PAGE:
Back in April I DVRd “Time: The Kalief Browder Story.” It’s a documentary series chronicling the life of a 16 year-old student from the Bronx who spent three years on Rikers Island without ever being convicted of a crime. From the description perhaps you can see why I hadn’t been ready to watch it and bypassed it many times. http://www.spike.com/articles/uzgvh0/time-the-kalief-browder-story-shawn-jay-z-carter-weinstein-television-partner-with-spike-for-a-landmark-television-event
Last night as I browsed Netflix, I came upon the documentary and decided to view the riveting six part series in its entirety. It is a story of indescribable tragedy on sooooooo many levels. It was painfully moving as I thought it would be. Yet important to watch (Still avoiding “13th“. I don’t think my heart can take it right now.). In the end all it seemed Kalief desired was justice for him and others to include an apology. However, the people (which included some familiar faces) that refused accountability was shameful.
God bless Kalief whose horrific and unfortunate experience was a catalyst for change. God bless his mother, family, and all those who did their best to support and show him love. And, God bless all the men and women (young and older) who day in and day out are treated unfairly and beat down (physically, mentally, and emotionally) by the justice system. Kalief, who was called a “modern day prophet” by Jay Z and many others fought tirelessly for positive change. Ultimately, his story led to changes in New York’s criminal-justice system. And, although they are closing Rikers (The cesspool hell on earth that it is.) we know there’s something profitable up their sleeves.
There are so many lessons to learn from Kalief’s story. One of them that stays with me is, I think about if Kalief had been given a chance to just get away from his environment. If someone would have scooped him up and removed him from his neighborhood. Once released from prison, I kept wishing he would move. Or at the very least given a chance to get away for some fresh air with an opportunity to exhale and find himself. And, not having the lawsuit be the priority if only for a moment. Who knows…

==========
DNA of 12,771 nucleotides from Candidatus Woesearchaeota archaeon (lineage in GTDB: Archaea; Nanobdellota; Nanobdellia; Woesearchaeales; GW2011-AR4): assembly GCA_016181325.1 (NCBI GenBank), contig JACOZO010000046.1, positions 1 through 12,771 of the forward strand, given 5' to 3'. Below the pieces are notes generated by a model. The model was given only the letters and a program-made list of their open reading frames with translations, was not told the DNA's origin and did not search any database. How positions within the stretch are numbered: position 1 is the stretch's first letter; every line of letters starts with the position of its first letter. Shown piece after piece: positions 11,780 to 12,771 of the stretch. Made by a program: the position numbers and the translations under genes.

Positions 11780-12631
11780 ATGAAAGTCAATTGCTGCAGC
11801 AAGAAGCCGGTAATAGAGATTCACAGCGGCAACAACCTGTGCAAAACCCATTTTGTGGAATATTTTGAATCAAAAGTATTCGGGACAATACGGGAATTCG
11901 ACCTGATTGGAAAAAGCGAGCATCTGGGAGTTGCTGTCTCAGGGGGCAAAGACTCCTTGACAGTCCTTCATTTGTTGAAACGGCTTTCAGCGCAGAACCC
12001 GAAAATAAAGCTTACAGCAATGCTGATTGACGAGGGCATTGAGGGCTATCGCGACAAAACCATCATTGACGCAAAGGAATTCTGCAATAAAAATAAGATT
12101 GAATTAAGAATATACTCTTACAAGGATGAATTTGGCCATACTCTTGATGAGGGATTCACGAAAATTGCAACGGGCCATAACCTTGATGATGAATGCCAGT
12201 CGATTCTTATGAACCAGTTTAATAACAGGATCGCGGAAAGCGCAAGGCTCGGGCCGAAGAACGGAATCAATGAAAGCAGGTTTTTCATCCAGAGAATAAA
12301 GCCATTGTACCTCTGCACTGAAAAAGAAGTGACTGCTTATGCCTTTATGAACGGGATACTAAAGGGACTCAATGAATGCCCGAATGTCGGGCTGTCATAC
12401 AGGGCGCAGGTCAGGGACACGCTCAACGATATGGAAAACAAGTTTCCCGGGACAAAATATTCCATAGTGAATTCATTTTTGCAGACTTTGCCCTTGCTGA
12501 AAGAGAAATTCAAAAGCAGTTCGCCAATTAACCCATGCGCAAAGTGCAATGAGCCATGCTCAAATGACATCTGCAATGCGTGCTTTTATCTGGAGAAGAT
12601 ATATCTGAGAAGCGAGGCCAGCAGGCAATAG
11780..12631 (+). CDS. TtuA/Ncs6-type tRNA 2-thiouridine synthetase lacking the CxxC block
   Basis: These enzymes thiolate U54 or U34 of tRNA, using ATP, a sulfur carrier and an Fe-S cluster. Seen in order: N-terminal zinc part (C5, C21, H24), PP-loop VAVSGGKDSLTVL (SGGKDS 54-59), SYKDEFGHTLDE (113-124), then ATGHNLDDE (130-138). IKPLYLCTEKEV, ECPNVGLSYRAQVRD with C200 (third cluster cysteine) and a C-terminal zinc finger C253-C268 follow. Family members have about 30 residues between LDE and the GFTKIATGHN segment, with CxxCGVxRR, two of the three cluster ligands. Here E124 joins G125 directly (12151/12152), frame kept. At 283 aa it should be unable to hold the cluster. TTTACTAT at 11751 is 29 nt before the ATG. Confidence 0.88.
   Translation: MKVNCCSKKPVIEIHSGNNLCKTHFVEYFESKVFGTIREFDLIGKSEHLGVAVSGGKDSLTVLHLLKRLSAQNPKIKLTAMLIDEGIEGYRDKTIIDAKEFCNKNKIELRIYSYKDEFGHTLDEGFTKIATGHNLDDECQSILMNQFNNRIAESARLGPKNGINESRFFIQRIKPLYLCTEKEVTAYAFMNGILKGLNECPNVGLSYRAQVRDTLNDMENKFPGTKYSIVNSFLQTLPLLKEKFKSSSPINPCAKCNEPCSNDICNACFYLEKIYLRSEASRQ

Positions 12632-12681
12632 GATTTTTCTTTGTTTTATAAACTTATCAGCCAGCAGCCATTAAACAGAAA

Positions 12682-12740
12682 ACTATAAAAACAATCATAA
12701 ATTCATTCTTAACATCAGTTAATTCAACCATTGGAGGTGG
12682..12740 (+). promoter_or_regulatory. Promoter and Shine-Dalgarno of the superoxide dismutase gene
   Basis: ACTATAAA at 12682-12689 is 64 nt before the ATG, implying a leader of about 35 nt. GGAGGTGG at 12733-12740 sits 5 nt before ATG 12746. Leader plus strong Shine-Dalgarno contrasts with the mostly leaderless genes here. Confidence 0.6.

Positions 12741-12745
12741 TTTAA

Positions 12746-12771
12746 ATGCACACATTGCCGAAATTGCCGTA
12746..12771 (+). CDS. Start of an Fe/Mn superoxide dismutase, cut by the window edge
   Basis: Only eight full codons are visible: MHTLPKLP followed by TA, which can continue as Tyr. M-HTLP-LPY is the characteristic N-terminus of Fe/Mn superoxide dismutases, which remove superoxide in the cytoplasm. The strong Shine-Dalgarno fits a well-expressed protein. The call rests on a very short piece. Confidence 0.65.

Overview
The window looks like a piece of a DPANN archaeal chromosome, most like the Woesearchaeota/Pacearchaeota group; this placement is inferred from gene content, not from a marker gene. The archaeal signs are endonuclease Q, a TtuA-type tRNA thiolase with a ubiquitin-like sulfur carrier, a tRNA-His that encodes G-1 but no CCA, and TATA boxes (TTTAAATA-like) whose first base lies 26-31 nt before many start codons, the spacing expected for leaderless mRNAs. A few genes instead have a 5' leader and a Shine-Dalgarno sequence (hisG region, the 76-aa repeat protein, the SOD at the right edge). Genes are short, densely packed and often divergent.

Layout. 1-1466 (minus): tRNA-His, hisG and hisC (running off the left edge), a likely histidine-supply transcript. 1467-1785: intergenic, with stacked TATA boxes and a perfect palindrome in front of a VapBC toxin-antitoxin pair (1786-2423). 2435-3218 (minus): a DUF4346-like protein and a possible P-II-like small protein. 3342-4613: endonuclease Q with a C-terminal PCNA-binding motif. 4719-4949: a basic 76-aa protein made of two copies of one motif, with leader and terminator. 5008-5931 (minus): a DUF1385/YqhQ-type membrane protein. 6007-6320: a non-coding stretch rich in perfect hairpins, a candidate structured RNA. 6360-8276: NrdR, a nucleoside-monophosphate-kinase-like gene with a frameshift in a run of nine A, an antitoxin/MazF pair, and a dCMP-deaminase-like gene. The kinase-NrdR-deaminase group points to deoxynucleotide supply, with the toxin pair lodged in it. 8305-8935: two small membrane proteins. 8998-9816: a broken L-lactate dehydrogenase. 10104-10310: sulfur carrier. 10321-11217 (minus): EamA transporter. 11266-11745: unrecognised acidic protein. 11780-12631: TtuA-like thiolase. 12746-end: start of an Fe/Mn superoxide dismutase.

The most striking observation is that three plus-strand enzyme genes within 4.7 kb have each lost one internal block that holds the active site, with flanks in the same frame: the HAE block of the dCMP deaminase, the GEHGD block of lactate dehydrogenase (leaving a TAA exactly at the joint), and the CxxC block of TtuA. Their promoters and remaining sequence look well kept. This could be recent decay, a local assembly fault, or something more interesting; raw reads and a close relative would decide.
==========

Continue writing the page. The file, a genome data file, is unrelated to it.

Also, the story is a reminder about the important issue of mental health. How life can be going pretty well and one unfortunate turn can lead to one’s spiraling out of control. And, how one’s unfortunate circumstances can affect many others. Much love and peace to Ms. Venida.
In life we have to be able to be in tune with our gut/intuition or The Whispers for guidance, direction, and ordering of steps. When faced with challenges, take time to be still and listen. This is especially when it’s saying uncle. Enough. I can’t breathe. At that point, it’s important to pause and decide what’s best to take care of YOU. It more than likely will require stepping out of your box with courage. However, it could be as simple as immersing yourself in something you love to do for creative therapy or taking a trip to a favorite locale to relax, refresh, and unwind. Or it could be something as important as taking the steps to seek professional help. And, believing that there is no shame in that. One of the many things I appreciated about Kalief is that he requested help. He didn’t shun it at all. He was clear he was in mental and emotional in trouble.
I felt Kalief was provided with a perfect opportunity. He knew it, yet he was blown off. You deserve not to blow you off. You only have this short life to live. You have so much work to do in the name of BeDoLove and living your SOULFull Purpose. Take care of you. Take care of your heart. Be well. Peace. Namaste. #BeDoLove #FindYourZen #BirthAndLiveYourSOULfullPurpose #HealingEqualsFreedom #SupportTheArts #BlackLivesMatter #AllRoadsLeadToMentalHealth
Trailer – https://youtu.be/Ri73Dkttxj8
The New Yorkers articles. To include the must read “Before the Law” – https://www.newyorker.com/topics/kalief-browder-in-the-new-yorker